Who Should We Be Listening To?

We were sitting in a church service in Central PA. 

Interestingly, politics were being discussed.

A question was posed.

Who should we be listening to right now?

In regards to history. To culture. To this pivotal time when you’re either this or you’re that. You’re on our side or you’re not. 

Who should we be listening to?

A woman sitting directly behind me said something that hung in the air and swirled in my head for many days after.

There are times in history that are points of great transition. But transition doesn’t come without pain. Think of a woman giving birth. She will hit a time in her labor called transition…that pivotal time when she starts saying things like “I can’t go on”, “I can’t do this anymore”, “It’s just too hard”.

Then, shortly after, new life is born. Something new comes into this world. A new season begins.

This is transition.

This may seem dramatic to some of you. These phrases uttered by a woman in labor seem a bit too much to be holding up against our current cultural climate. I want to ask you to put yourself in the shoes of someone else in this country. Consider the powers at play. How does it feel to stand in the shoes of someone with less power, less privilege than you have? How does it feel to sit in the residue of our collective history as a nation?

So, are we (as a country, as a people, as humans on this planet sharing space) going through a time of transition? There’s a whole lot of pain, that’s for sure. From the death of Nia Wilson, to the fires in California, to ongoing stories from the border, there’s plenty of pain to point to. Will we come out on the other side? Is there an “other side”?

I don’t know if I have answers to these questions, but it leads me back to the original question…the question we keep coming back to.

Who should we be listening to right now?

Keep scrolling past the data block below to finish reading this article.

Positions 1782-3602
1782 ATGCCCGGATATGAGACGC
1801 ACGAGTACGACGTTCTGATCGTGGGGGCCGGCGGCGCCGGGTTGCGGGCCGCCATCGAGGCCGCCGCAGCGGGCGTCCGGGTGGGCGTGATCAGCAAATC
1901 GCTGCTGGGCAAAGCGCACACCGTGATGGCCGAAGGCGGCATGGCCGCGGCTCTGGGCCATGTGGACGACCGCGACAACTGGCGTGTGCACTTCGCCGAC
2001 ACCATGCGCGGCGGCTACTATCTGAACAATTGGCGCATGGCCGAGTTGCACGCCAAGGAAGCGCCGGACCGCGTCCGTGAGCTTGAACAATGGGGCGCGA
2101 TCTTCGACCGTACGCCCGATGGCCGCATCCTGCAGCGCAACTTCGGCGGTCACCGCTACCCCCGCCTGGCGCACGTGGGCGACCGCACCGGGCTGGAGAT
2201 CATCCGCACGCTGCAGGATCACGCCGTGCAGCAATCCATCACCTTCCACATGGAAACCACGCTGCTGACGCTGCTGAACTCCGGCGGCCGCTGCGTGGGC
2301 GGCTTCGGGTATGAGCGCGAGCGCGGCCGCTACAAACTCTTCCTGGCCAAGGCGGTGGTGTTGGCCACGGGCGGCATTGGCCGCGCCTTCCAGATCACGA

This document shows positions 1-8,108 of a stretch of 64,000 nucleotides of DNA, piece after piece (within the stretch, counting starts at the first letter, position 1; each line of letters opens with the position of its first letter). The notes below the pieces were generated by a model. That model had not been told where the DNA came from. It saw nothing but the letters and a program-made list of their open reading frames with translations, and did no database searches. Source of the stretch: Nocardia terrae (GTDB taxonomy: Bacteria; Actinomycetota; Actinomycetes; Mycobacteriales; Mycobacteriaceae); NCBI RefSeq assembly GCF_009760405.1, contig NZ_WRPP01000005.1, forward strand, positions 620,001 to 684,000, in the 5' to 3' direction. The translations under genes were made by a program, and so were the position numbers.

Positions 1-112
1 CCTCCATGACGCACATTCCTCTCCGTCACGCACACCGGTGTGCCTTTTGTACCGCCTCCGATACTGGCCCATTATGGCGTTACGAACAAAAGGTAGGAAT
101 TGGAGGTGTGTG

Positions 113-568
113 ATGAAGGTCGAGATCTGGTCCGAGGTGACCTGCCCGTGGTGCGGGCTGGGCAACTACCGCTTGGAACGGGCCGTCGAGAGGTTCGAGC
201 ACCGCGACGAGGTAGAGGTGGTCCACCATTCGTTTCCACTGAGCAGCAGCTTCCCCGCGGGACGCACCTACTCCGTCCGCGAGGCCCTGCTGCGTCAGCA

Yes, first and foremost, we should be listening to the teachings of the God we follow. Of course. Always. In fact, the teachings I follow lead me to strive to live listening, to live hoping, and to live in the mess of justice and redemption.

What if we listened to those without the privilege of the odds on their side? Those whose odds are ever (not) in their favor.

Privilege is everywhere. You can’t escape it. I can’t escape it. My white privilege extends beyond the boundaries of the United States. I cannot think of even one place I have traveled to where I have not been given special attention, special allowances, special privilege. So, while Ross and I are on the very cusp of moving away from the US, our own transition of sorts, we will not escape our privilege. We never will.

Instead, we must come to terms with it. We must look it in the eye and sit in the uncomfortable reality of the imbalance of power that exists. And then, we must continue noticing. Noticing is important work. Notice when you’re served first. Notice when you’re not. Notice when you’re watched. Notice when you’re not. Notice the way stories are told when you watch the news. Notice who is heard. And who is not.

And notice WHO we are listening to.

Who should we be listening to? 

I will continue to hope and believe that all this pain is pushing us toward transition. I will continue to hope that we are birthing something new.

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